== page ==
Prognostic significance of the ratio of fibrinogen and albumin in human malignancies: a meta-analysis
Authors Zhang Y, Xiao G
Received 16 December 2018
Accepted for publication 10 March 2019
Published 23 April 2019 Volume 2019:11 Pages 3381—3393
Checked for plagiarism Yes
Review by Single-blind
Peer reviewer comments 3
Editor who approved publication: Dr Alexandra R. Fernandes
Yi Zhang, Guoliang Xiao
Department of General Surgery, The First People’s Hospital of Neijiang, Neijiang 641000, Sichuan Province, People’s Republic of China
Background and aim: Serum fibrinogen and albumin are two important factors in systemic inflammation and these two factors are related to tumor progression. This study aimed to comprehensively reveal the prognostic value of the ratio of fibrinogen and albumin in malignant tumors.
Methods: We systematically searched relevant studies in PubMed, Web of Science and Embase up to November 21, 2018. Hazard ratios (HRs) or odds ratio (ORs) for overall survival (OS)/disease-free survival (DFS), as well as relevant clinical data, were collected for analysis; all data analyses were performed by using STATA/SE 14.
Results: Twelve cohort studies were included in this meta-analysis, with a total of 5,088 cases including 9 different kinds of tumors recruited. The pooled results showed that high albumin/fibrinogen ratio (FAR) and low fibrinogen/albumin ratio (AFR) were significantly associated with poor OS (HR=1.50, 95% CI: 1.30–1.70). Subgroup analyses for OS were also performed based on the disease type, detection method, follow-up time and treatment. Similarly, high FAR or low AFR indicated a worse DFS in cancer patients (HR=1.86; 95% CI: 1.41–2.31). In addition, high FAR or low AFR was statistically significant in relation to deeper tumor infiltration (OR=2.81, 95%CI: 1.67–4.72), positive lymph node metastasis (OR=1.57, 95%CI: 1.23–2.02) and distant metastasis (OR=2.30, 95% CI: 1.36–3.89) as well as advanced clinical stage (OR=2.02, 95% CI: 1.17–3.47).
Conclusions: The ratio of fibrinogen and albumin could act as a promising prognostic marker in human malignant tumors. It might assist physicians to select optimal treatments by identifying the current status of the patient. Future multicenter clinical trials are needed to validate its applications.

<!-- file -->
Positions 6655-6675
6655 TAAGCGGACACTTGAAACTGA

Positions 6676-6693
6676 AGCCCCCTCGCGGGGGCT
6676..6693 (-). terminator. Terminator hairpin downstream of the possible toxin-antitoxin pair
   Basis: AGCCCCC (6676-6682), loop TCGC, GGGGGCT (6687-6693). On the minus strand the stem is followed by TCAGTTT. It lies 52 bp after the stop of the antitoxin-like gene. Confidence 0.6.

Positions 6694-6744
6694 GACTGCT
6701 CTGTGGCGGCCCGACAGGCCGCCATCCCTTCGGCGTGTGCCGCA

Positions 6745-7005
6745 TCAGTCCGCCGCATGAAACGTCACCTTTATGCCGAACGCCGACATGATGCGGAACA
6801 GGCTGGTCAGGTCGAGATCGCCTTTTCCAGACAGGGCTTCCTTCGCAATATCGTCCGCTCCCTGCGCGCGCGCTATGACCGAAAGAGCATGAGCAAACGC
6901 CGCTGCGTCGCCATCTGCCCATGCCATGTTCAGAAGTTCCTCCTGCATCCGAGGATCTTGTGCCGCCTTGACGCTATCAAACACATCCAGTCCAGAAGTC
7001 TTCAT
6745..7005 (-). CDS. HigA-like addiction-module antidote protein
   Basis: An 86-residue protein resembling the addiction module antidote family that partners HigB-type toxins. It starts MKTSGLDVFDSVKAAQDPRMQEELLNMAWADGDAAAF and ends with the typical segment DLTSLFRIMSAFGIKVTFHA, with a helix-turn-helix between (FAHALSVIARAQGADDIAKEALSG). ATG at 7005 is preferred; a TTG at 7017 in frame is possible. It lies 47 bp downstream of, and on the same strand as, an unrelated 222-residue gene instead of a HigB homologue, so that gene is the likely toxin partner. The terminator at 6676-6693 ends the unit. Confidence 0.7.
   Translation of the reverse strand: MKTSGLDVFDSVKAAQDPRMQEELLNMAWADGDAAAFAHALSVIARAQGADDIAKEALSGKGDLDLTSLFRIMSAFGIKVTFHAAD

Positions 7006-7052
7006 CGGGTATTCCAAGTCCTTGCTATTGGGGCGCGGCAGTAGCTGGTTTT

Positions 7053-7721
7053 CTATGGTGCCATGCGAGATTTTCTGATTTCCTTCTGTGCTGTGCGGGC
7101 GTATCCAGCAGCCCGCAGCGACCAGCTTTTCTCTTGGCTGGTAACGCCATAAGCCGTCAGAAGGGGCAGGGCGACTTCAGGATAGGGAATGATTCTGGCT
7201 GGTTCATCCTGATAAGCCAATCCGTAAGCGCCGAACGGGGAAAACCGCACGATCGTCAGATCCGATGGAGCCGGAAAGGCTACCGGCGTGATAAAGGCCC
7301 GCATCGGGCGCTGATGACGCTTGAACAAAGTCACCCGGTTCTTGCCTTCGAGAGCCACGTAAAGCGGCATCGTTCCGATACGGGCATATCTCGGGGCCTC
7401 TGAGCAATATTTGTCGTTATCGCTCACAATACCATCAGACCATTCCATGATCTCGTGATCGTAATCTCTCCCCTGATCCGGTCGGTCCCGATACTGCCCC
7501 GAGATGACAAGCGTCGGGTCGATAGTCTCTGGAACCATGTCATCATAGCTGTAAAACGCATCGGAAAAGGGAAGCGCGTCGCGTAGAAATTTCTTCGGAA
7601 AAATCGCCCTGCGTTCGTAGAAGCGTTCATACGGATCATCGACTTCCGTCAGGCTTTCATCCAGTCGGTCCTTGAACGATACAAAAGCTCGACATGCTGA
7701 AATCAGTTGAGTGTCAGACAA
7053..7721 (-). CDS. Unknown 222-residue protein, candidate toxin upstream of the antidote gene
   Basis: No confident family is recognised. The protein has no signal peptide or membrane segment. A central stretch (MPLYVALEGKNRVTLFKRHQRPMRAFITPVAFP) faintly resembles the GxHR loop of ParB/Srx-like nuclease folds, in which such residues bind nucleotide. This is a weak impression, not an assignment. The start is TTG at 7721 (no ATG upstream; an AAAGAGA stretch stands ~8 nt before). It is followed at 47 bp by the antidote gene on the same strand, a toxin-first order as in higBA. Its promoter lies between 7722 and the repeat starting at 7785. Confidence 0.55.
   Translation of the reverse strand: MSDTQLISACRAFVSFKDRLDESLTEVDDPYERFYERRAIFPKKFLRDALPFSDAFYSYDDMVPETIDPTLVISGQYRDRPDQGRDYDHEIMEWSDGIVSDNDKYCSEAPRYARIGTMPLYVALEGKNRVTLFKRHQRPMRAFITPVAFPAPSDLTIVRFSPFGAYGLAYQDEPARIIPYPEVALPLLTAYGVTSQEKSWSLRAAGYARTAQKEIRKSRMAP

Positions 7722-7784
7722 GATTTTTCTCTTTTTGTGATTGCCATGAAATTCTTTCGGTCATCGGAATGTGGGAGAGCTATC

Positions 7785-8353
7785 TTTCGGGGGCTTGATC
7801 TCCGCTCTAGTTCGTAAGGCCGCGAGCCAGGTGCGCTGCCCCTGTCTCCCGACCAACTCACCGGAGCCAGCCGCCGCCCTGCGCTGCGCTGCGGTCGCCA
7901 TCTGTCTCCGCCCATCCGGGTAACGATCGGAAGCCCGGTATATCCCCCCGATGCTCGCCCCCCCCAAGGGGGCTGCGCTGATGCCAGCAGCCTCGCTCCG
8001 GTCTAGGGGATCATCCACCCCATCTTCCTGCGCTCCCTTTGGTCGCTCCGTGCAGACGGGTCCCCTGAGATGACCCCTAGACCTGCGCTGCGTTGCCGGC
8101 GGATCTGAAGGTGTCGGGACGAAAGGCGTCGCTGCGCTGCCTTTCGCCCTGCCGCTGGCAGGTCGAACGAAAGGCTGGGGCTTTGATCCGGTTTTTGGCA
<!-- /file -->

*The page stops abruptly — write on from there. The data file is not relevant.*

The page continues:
Keywords: albumin/fibrinogen ratio, fibrinogen/albumin ratio, malignant tumor, prognosis
Inflammation has been convincingly considered as an important hallmark of cancer.1,2 It participates in the initiation, progression, and metastasis of human cancer.3,4 Tumor-associated inflammatory factors are closely related to the prognosis in cancer patients.5,6 Thereof, a series of inflammation-related index systems, including the systemic immune-inflammation index (SII), prognostic nutritional index (PNI) and C-reactive protein/albumin ratio (CAR), were reported as useful predictors in a variety of human tumors.7–9 As novel inflammation-based markers, the combination with fibrinogen and albumin, namely, fibrinogen/albumin ratio (FAR) and albumin/fibrinogen ratio (AFR), were proposed and reported currently. The prognostic power of the ratio of fibrinogen and albumin was exhibited in several types of human cancers.10–13 For example, the patients with high FAR or low AFR had significantly worse survival than those with low FAR or high AFR in the breast, esophageal and gastric cancer;10–12 while the ratio of fibrinogen and albumin was found to be no significant impact on overall survival in patients with colorectal cancer.13 Besides, the findings on the relationship between the ratio of fibrinogen and albumin and clinicopathologic characteristics were reported but not inconsistent or even contradictory in these studies. Therefore, in order to provide a more accurate understanding of the prognostic significance of circulating FAR or AFR in cancer patients, we performed this systematic review and meta-analysis by pooling all those available data together. The links between the ratio of fibrinogen and albumin and clinical-pathological features were further investigated in this study.
Materials and methods
Search strategy and study selection
The current meta-analysis was performed according to the Preferred Reporting Items for Systematic Reviews and Meta-Analyses (PRISMA) guidelines.14 PubMed, Embase, and Web of Science were comprehensively searched (up to November 21, 2018) with the following search terms: “albumin-to-fibrinogen or albumin/fibrinogen or fibrinogen-to-albumin or fibrinogen/albumin” combining with “cancer or tumor or malignancy or carcinoma or neoplasms”. The search strategy is provided in the Supplementary material.
The inclusion criteria were as follows:
- The correlation between serum AFR/FAR and overall survival (OS) or disease-free survival (DFS) of primary human malignancies were reported;
- The assessment of hazard ratios (HRs) and the corresponding 95% confidence intervals (CIs) was available;
- The full-articles were published in the English language.
The exclusion criteria were as follows:
- Non-original articles (reviews, comments, editorials or conference abstracts, or case reports);
- Articles without sufficient survival data for HRs;
- Duplicated studies.
Data extraction and quality assessment
Three aspects of data were collected from the enrolled studies by two authors (Zhang Y and Xiao GL), independently:
- Basic information: first author’s name, publication year, original country, disease type, the number of enrolled patients, included period, prognostic index, detection method, cut-off value, treatment methods.
- Clinicopathological features: the distribution of gender, age distribution, histological grade, lymph node metastasis, distant metastasis, tumor invasion depth, clinical stage.
- Prognostic data: survival type and follow-up time, and due to all included studies reported the HRs for OS/DFS in univariate and/or multivariate analyses, the HRs and 95% CIs were directly used to combine the individual result and the HRs from multivariate analyses were preferred.
In this study, we focused on two prognostic indicators, AFR and FAR. By definition, these two ratio values are opposite to each other. In this meta-analysis, the HR greater than 1 indicated a worse prognosis in subjects with high FAR or low AFR.
We also assessed the quality of included studies, this method was detailed described in the article by Lin et al15. It contains predefined nine items, a study could get a final score from the lowest 0 and the highest 9 after assessment.